The Mayans build huge cities all over Guatemala, Belize and El Salvador up until 900AD at which point they suddenly seem to have abandoned these cities. Why this happened is still open for debate but the most popular theory is that mismanagement of resources is to blame. Some of the cities had over 100,000 inhabitants which required a constant supply of wood for cooking, to burn ceramic and
First pyramidFirst pyramidFirst pyramid

Many to follow
to execute the grand building projects. That stripped the surrounding areas of all forests. Such a large population required also a lot of food as well, which meant even more destruction of forests for fields. That together with a multi year or decade drought most likely caused or contributed to the demise of these cities. The Mayans didn't vanish though. Many migrated north to the Yucatan peninsula in Mexico to build even bigger cities over the next couple of hundred years. That is until they were rather rudely interrupted by the all conquering Spanish which put the final stop to all Mayan building projects. Some of the Mayans stayed in the area though and their descendants still live all over and keep the Mayan traditions and languages alive.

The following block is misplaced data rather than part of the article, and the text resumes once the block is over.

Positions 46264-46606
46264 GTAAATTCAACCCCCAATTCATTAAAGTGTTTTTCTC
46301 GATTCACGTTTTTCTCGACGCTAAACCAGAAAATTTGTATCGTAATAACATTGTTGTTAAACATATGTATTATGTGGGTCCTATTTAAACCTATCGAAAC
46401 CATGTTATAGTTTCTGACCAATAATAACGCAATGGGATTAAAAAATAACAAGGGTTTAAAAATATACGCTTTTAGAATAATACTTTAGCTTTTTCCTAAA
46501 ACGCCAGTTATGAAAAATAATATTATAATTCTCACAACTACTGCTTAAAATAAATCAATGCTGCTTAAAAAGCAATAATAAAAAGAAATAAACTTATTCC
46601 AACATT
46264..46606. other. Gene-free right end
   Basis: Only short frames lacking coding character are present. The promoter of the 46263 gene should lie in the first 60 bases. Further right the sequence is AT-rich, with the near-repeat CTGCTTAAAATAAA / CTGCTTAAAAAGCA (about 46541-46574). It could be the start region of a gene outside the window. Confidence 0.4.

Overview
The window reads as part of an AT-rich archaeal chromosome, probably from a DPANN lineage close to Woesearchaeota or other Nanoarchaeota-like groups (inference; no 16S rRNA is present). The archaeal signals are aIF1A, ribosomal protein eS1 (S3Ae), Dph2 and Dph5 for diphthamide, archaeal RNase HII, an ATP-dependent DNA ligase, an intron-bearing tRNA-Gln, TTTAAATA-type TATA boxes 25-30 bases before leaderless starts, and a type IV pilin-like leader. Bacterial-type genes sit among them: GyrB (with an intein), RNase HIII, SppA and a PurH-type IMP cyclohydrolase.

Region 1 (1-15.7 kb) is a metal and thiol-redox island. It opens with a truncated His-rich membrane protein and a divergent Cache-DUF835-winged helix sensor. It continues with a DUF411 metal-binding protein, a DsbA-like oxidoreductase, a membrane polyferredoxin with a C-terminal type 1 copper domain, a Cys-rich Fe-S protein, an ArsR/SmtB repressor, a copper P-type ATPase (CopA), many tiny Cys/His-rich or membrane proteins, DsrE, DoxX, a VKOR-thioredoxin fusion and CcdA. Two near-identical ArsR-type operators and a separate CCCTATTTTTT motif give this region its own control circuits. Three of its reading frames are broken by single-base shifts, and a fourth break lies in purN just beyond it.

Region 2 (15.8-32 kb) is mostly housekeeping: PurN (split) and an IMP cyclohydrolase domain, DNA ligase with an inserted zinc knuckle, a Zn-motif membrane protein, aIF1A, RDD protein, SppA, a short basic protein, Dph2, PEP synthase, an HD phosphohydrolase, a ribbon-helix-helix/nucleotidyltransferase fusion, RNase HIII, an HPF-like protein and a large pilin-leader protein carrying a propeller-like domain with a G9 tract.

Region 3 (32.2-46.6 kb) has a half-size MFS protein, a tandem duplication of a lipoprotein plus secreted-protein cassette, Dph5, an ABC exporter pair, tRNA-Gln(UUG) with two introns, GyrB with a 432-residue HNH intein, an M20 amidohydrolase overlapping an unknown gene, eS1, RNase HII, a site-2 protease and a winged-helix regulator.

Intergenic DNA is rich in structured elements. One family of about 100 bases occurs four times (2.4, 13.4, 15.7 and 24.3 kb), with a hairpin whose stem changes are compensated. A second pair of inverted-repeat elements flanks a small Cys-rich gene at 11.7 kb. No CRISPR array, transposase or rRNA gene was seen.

Now on to the Copan ruins. It was once a powerful and great city which is reflected in its buildings. These days it is especially known for the well preserved fine stone carvings and stellae that are unique to this site. You also got to love a place which has kings with names like 18 Rabbit, Monkey, Shell and Smoke Squirrel.
We took a guide and got way too much but nonetheless interesting information about the site. It is quite bamboozling to hear the whole story of a civilisation, the city and the various rulers within a 3 hour period. All this while climbing on, up or around ruins. I spare you the details though.

The benefit of going to slightly out of the way places is that there are not that many tourists (we saw 6 on our site excursion in an hour) which also means that the rules are more relaxed and we could still climb on things. Dillon and I took advantage of this and spend time climbing the temples and exploring the areas we hadn't visited during the guided tour.